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Wednesday, November 22, 2017

After Note Ban, will Modi Govt now Ban Cheque Book for its Digital Push?

After Note Ban, will Modi Govt now Ban Cheque Book for its Digital Push?

After deciding to revoke the legal tender of Rs 500 and Rs 1,000 currency notes in November last year, the Narendra Modi -led central government might now be working on another disruptive step to boost digital transactions — banning the cheque book. A senior functionary of the Confederation of All India Traders (CAIT) on November 16 said the Centre might withdraw the bank cheque book facility in the “near future” to encourage digital transactions.
CAIT Secretary General Praveen Khandelwal said the government needed to encourage the use of debit and credit cards. “In all probability, the Centre may withdraw the cheque book facility in the near future to encourage digital transactions,” he said.

Impact of cheque book facility withdrawal

Demonetisation was a big disruption for most Indians, right from poor labourers to big industrialists. Now, the withdrawal of the cheque book facility could have a massive impact as well. Most business transactions are conducted through cheques. According to experts, 95 per cent transactions currently take place via cash or cheques.
Since cash transactions have declined, transaction by cheque might have increased after demonetisation.

Use of cheque in India

Cheques are fairly popular in SME payments. By taking a PDC (post-dated cheque) against the delivery of goods, a supplier secures payments due in future from its customer. People pay by cheques while buying land and house, too.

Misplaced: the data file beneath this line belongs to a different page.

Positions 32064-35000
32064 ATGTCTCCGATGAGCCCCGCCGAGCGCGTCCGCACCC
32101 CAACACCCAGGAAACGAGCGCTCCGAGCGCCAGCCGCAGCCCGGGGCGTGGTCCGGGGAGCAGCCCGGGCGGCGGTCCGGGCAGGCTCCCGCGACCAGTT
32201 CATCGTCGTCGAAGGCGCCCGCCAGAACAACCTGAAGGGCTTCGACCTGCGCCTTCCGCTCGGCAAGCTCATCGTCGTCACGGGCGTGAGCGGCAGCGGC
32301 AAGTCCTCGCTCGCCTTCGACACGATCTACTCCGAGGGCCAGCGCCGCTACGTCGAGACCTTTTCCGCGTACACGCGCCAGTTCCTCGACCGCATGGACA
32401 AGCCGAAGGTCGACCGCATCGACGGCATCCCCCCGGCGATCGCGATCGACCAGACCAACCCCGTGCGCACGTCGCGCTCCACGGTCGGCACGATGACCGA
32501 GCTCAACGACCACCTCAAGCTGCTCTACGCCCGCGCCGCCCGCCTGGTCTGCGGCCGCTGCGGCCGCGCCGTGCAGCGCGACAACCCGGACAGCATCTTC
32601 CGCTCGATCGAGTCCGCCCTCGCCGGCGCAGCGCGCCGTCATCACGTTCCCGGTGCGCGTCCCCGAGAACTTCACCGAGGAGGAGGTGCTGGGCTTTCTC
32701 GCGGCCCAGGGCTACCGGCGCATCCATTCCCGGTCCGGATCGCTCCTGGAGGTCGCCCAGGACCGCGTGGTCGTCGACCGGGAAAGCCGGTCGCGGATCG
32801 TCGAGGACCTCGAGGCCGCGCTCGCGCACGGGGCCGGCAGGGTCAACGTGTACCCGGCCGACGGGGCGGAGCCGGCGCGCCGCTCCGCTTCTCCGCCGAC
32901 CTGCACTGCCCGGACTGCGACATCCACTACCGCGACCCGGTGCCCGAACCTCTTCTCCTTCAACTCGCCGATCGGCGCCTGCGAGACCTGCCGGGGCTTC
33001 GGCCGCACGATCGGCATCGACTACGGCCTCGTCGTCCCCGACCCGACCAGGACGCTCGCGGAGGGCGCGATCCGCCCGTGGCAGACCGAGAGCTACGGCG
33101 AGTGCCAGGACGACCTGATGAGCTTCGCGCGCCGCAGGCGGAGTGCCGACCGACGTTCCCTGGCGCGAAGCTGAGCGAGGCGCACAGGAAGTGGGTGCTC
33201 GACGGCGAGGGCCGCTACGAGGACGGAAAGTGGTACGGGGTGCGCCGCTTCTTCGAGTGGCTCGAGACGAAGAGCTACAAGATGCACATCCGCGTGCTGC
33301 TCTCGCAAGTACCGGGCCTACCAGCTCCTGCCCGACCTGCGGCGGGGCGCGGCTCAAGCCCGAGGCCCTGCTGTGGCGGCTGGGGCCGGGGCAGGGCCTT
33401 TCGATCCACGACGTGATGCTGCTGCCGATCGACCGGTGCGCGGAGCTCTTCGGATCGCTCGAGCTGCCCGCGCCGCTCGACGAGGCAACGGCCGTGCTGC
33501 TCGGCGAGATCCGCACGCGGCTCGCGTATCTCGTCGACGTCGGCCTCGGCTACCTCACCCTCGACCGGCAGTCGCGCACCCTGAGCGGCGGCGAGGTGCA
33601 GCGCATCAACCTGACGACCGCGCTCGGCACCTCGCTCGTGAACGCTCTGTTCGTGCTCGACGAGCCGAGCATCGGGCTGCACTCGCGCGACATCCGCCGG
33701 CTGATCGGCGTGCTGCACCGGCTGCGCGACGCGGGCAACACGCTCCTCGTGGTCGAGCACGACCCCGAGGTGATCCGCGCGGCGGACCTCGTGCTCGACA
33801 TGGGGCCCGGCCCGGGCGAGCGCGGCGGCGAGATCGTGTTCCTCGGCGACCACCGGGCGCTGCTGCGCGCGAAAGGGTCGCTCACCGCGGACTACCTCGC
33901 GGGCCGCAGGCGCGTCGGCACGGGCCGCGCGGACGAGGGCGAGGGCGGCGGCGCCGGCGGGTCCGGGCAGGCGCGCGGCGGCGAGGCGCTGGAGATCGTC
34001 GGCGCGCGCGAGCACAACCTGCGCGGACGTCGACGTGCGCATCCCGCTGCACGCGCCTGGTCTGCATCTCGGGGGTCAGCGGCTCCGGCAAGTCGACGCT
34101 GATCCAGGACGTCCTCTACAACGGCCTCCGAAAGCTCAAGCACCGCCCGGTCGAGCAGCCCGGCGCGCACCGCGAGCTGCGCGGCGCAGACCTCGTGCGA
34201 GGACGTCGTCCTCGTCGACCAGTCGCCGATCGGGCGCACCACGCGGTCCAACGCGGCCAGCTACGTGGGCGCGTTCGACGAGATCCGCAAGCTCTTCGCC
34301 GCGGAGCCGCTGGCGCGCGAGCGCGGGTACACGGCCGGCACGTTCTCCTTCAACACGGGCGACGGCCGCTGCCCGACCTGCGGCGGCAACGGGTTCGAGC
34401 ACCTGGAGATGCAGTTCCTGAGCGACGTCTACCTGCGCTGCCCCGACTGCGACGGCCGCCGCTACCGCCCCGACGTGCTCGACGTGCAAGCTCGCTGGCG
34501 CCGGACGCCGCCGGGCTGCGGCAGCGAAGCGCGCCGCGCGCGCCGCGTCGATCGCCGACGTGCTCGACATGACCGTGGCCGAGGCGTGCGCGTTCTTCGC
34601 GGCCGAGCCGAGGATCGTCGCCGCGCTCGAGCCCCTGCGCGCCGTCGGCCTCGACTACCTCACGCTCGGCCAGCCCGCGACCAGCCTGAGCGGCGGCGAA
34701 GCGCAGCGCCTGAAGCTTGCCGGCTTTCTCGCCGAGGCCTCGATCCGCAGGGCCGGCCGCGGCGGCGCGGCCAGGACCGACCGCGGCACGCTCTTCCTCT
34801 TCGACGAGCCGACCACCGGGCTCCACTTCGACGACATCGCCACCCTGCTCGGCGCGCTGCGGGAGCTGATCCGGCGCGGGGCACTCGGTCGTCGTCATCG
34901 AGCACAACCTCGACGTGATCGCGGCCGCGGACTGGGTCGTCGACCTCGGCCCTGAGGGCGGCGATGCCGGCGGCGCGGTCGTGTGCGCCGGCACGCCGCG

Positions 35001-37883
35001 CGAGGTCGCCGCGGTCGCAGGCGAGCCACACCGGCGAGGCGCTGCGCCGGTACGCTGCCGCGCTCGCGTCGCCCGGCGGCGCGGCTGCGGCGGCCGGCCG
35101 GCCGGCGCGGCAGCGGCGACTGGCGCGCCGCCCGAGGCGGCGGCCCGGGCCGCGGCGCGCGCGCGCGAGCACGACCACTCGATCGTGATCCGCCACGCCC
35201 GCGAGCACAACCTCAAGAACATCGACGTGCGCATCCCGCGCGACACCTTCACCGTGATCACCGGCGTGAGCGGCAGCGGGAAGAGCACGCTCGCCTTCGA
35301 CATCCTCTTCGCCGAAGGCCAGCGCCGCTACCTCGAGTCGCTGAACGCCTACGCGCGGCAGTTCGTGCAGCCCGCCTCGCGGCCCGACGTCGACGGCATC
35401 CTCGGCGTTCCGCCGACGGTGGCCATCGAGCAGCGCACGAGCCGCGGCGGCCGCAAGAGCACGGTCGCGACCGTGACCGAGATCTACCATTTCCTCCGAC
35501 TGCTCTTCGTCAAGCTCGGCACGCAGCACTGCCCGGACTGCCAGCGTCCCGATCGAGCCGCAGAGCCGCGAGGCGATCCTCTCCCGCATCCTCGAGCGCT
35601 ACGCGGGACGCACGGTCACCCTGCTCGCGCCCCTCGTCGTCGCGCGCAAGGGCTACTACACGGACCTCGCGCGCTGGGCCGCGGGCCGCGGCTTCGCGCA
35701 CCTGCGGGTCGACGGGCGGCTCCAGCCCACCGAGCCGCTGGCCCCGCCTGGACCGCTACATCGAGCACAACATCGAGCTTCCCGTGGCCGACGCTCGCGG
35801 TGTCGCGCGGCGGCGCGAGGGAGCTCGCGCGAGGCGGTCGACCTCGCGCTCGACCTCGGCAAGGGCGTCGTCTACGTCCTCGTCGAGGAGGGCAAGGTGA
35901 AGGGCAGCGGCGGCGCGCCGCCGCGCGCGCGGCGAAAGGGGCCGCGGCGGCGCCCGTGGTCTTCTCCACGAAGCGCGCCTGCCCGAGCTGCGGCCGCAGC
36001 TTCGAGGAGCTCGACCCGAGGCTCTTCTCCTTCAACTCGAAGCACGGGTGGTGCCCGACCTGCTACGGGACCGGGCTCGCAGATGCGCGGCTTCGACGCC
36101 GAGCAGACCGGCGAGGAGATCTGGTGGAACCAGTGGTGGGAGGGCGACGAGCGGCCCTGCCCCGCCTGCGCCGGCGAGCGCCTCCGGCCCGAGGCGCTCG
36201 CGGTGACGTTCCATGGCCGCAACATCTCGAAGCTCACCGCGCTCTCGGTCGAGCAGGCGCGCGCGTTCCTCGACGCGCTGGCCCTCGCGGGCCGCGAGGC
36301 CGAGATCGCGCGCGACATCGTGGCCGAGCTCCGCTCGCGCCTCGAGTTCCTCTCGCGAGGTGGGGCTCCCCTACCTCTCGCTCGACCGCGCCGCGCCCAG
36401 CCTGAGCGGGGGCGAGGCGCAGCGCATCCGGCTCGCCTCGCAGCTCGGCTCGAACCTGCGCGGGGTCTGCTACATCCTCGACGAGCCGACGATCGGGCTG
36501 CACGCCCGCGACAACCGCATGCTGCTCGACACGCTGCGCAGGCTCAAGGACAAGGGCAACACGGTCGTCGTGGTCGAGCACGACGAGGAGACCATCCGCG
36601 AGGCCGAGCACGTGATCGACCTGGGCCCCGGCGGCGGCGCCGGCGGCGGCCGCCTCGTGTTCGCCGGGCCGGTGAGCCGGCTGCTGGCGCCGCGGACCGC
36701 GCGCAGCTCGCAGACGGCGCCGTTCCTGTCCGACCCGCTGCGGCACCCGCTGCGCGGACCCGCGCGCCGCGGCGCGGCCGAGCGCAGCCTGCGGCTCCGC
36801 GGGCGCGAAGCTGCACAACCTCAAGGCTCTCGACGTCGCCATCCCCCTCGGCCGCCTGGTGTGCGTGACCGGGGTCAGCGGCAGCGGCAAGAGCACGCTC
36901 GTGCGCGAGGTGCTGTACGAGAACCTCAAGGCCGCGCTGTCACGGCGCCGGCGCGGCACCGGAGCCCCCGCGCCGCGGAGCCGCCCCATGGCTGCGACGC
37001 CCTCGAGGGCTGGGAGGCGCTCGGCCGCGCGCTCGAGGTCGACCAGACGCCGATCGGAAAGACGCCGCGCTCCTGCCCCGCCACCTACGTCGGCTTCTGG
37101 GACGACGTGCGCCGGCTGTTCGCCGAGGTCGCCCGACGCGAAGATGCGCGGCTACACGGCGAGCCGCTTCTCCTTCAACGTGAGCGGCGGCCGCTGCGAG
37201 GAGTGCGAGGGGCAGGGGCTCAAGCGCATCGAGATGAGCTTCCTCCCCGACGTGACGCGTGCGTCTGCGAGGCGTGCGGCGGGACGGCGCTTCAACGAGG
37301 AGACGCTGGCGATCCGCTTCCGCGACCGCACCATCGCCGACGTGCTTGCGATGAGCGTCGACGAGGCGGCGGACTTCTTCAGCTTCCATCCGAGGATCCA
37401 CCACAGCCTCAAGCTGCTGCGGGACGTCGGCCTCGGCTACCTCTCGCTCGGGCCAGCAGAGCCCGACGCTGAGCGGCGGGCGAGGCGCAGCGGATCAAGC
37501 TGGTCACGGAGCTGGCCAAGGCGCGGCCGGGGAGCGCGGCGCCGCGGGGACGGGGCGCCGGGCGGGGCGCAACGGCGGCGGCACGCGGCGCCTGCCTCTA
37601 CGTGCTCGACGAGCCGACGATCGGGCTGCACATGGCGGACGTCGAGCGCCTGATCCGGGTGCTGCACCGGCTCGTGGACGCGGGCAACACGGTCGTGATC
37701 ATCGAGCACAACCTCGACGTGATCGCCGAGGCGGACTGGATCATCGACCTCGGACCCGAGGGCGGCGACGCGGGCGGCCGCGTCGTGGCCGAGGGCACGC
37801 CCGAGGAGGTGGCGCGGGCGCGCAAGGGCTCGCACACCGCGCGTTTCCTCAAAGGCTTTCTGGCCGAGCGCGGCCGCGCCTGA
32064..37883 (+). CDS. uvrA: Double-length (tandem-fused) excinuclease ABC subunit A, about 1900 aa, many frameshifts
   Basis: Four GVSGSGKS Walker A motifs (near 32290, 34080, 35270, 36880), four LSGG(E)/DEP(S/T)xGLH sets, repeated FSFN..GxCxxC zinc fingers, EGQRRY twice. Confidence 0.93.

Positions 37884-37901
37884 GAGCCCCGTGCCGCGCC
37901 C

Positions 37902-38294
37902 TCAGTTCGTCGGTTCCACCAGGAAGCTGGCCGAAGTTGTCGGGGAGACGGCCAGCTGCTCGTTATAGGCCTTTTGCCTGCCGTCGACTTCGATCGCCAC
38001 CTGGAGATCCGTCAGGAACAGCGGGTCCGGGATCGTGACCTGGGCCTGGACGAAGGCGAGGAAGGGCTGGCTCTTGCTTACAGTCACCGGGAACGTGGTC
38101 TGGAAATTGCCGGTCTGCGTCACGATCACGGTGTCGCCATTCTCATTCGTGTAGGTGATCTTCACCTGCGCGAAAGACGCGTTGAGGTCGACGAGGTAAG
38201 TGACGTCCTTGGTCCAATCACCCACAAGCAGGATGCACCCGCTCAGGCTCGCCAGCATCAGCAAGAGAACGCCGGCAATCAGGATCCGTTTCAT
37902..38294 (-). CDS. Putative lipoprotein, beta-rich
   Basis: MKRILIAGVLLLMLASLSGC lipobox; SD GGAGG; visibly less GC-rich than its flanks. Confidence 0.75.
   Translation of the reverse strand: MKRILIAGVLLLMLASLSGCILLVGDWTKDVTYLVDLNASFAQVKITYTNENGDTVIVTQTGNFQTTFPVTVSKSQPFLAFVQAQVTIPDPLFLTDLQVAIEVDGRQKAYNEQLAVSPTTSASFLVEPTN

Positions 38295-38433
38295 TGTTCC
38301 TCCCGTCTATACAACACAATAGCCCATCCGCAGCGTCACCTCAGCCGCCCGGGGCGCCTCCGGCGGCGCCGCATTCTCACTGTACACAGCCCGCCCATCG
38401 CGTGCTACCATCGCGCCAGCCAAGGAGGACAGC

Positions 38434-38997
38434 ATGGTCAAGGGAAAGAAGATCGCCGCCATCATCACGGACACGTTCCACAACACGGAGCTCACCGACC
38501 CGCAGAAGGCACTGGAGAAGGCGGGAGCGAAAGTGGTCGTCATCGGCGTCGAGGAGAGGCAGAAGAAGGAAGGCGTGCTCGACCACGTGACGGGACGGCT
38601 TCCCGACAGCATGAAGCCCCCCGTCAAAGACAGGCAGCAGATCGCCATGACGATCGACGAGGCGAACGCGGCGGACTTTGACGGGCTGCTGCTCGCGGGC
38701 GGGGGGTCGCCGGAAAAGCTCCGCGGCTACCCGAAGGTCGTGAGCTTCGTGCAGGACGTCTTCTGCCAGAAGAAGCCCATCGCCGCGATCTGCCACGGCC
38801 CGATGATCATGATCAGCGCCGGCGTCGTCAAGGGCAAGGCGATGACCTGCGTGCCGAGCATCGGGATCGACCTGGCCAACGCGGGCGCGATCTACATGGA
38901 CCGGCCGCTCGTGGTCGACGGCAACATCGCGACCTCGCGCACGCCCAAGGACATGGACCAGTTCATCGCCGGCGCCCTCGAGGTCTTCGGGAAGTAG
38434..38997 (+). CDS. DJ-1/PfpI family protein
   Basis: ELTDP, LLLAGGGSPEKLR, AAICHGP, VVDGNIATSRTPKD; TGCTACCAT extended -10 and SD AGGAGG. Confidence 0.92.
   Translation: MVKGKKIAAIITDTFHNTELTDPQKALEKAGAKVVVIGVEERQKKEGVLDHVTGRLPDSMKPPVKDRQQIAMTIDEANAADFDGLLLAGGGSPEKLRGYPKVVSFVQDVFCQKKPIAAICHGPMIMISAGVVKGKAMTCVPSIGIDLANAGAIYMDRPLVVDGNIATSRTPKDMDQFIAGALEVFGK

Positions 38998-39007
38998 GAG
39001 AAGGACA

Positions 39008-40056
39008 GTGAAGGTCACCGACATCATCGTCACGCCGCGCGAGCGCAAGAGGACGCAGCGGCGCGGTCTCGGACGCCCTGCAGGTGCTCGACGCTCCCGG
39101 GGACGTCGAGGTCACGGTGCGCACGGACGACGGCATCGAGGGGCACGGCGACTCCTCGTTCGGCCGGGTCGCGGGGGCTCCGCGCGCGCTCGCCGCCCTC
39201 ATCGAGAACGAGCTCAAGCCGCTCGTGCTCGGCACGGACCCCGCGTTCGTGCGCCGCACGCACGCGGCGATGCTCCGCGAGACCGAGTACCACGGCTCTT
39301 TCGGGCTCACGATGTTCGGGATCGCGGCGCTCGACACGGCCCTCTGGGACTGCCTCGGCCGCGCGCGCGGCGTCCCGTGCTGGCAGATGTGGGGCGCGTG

Many landlords now take rent from tenants via cheque. Since November 8, 2016, digital payments like BHIM have grown. However, their sweet spot has been small-value payments (two to three figures). The retail and commercial payment usage strongly suggests that cheque is a very compelling method of payment for large-value payments (four figures and above).

Growth of digital transactions

The Narendra Modi-led BJP government has been pushing for a less-cash society. While digital transactions have shown mixed trends since demonetisation, overall cashless payments are much higher than in the pre-demonetisation months.
Centre’s #CashlessIndia drive has multiplied visibility of preexisting digital payments and led to the launch of several new digital payments. Among the former category were web A2A electronic fund transfer (NEFT, IMPS, RTGS), mobile wallet (PayTM, PayZapp), credit card and debit card (Visa, MasterCard, RuPay). Among the latter category were mobile A2A electronic fund transfer (BHIM) and interoperable QR code POS payment (Bharat QR).
Source: BS

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